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Monson: Trey Lance will cruise to OROY honors if the San Francisco 49ers start him from Day 1

Santa Clara, California, USA; San Francisco 49ers quarterback Trey Lance (5) during the first day of rookie minicamp at Levi's Stadium. Mandatory Credit: D. Ross Cameron-USA TODAY Sports

To start or sit the rookie quarterback, that is the question. Whether 'tis nobler … no, let’s not even go there.

Once Kyle Shanahan and the San Francisco 49ers selected Trey Lance with the No. 3 overall pick of the 2021 NFL Draft, the conversation shifted from whether he was the right player to draft to whether he should start or sit for his rookie season.

Ultimately, I don’t think there is any clearly correct approach in abstract terms. There are plenty of success stories of quarterbacks who have played from Day 1, and there are plenty of success stories of quarterbacks who have had to bide their time for a while before they got on the field. You can craft selling points and downsides to either scenario, but there’s nothing out there that definitively proves that one approach is better than the other.

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So, the critical question is whether Lance is ready to start right away because the 49ers have the luxury of an incumbent starter like Jimmy Garoppolo, who isn’t a bad player at all. Garoppolo’s biggest flaw to date has been injuries and the fact that he has just not been able to stay available. His play when healthy has been solid, though, and he has taken this team to within a throw or two of winning a Super Bowl.

Most teams don’t have that alternative when weighing this question; they are making the call between their future franchise quarterback and a journeyman stopgap they want out of the starting lineup as soon as humanly possible.

PFF's 2021 NFL Draft Guide contains a full list of pros/cons, a long-form written analysis above a bar chart of stable PFF metrics and Mike Renner's “Bottom Line” and “NFL Draft Projection” for every prospect in the guide.

There is a lot about Lance’s scouting profile that would scream needing to sit and learn for a year:

  • Massively inexperienced: Only one year of starting experience and a total of 432 pass attempts in college and high school combined.
  • Low level of competition: North Dakota State is as good as it gets in the FCS, but they are an FCS program. Lance never faced a single FBS opponent, let alone competition from the Power Five or SEC.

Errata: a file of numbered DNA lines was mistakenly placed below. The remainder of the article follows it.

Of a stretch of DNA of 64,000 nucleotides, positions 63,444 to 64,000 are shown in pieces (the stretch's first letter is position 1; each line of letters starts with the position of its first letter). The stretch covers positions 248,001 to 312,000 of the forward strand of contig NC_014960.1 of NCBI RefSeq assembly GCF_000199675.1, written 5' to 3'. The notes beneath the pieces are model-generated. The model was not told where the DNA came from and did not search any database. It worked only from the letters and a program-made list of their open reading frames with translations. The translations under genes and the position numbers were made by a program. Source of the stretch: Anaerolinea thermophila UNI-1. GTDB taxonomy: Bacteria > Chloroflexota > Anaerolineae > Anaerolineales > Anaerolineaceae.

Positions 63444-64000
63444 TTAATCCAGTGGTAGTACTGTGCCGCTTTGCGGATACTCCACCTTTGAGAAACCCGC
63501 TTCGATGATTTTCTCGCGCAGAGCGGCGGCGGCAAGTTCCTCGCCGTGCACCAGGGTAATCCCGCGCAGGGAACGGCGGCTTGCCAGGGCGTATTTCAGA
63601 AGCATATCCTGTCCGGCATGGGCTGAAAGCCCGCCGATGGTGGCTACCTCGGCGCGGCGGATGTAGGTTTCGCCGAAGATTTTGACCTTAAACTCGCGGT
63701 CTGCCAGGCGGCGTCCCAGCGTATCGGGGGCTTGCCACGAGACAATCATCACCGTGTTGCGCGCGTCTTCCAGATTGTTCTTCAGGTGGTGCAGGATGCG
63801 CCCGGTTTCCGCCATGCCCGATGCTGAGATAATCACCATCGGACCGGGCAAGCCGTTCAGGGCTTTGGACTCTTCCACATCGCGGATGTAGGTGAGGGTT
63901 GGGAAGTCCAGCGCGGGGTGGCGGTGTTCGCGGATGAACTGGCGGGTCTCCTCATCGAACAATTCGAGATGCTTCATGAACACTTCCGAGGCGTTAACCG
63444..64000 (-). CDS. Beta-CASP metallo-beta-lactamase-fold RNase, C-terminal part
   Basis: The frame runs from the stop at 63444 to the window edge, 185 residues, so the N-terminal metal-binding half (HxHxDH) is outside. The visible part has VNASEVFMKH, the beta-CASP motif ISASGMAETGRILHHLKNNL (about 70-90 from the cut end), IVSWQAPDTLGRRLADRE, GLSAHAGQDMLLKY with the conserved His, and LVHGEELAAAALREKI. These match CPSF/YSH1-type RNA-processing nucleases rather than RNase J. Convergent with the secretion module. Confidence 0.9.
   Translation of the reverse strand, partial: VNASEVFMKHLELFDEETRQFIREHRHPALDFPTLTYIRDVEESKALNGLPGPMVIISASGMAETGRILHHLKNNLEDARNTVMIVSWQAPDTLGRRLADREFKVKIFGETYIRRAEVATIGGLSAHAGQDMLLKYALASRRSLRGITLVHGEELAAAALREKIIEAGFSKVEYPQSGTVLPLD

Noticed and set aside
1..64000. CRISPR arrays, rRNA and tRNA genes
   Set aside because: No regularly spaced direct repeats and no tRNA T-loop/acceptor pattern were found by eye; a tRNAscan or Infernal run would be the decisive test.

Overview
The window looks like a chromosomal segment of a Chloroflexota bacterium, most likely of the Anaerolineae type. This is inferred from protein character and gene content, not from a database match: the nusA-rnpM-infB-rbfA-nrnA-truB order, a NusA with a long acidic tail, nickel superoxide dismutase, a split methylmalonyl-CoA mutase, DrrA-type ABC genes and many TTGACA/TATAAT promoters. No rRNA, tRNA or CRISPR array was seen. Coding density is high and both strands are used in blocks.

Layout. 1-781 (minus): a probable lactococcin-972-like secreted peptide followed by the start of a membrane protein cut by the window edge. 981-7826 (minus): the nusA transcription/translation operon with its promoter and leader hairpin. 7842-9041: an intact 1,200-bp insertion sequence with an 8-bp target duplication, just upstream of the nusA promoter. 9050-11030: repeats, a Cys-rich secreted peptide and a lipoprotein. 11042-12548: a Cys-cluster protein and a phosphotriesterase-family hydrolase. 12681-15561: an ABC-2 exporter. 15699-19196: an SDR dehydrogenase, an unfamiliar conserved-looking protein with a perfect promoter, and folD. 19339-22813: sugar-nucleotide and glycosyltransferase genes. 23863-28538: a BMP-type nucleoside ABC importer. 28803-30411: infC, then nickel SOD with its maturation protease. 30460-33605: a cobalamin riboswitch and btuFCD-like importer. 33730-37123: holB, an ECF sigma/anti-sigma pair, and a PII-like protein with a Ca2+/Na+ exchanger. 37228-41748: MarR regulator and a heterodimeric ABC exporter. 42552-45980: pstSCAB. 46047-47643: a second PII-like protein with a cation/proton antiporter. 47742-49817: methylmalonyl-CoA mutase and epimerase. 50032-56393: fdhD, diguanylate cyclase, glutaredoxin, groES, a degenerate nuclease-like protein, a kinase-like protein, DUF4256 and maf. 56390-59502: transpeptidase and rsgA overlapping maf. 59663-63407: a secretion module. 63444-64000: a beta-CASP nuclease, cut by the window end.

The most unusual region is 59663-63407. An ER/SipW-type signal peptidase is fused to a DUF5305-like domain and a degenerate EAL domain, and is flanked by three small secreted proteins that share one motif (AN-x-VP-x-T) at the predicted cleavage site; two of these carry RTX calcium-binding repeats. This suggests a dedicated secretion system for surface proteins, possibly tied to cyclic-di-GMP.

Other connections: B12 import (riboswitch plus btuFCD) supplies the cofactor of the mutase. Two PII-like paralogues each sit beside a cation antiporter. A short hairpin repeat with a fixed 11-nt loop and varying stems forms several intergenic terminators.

• Run-heavy offense: Lance was such a threat running the ball that he had almost half as many carries in his college career as he did pass attempts.

But the reason those things lead you to that conclusion is because of their implications rather than anything inherent in those facts: An inexperienced quarterback can’t be able to read defenses and execute an offense well; a run-heavy offense can’t possibly be a pro-style system that could translate easily, etc.

But when you watch Lance, you aren’t left with those concerns. He may be inexperienced, but it doesn’t show in terms of being able to read defenses or diagnose coverages or even react to changes in the defensive picture between pre- and post-snap looks. Lance recorded just six turnover-worthy plays in his college career — including fumbles — that were his fault. That’s a rate of just 1.6%, which is lower than the career mark of any of the other top quarterbacks in the 2021 draft class. Only Zach Wilson has that figure beaten over a single season, with the 1.0% mark he posted in 2020.

2021 first-round quarterbacks: Lowest career turnover-worthy play (TWP) rates
QB Dropbacks TWP TWP%
Trey Lance 386 6 1.6%
Justin Fields 818 18 2.2%
Mac Jones 636 15 2.4%
Zach Wilson 1,010 26 2.6%
Trevor Lawrence 1,304 35 2.7%

You can certainly argue that the small sample size means that we haven’t seen Lance exposed to as many situations that lead to forced mistakes, but the ones we have seen him placed in haven’t forced them. Lance is routinely able to adjust during the course of a play and not get suckered by a changing defense before his eyes.

For as run-heavy as the North Dakota State offense was, it ran a surprising volume of pro-ready concepts. Lance wasn’t running some exotic college offense built around his rushing ability that has no connection to a Shanahan offense at the NFL level. The level of competition is certainly a concern, but you’re not fixing that by letting him sit and kick his heels for a while before putting him out there. At some point, he’s going to have to experience the difference between FCS and the NFL athletically, and the days where practice could get you most of the way there are long gone. Lance was also such a cut above everybody else at that level there’s a good chance he will still be among the elite athletes even at such a better level of play.

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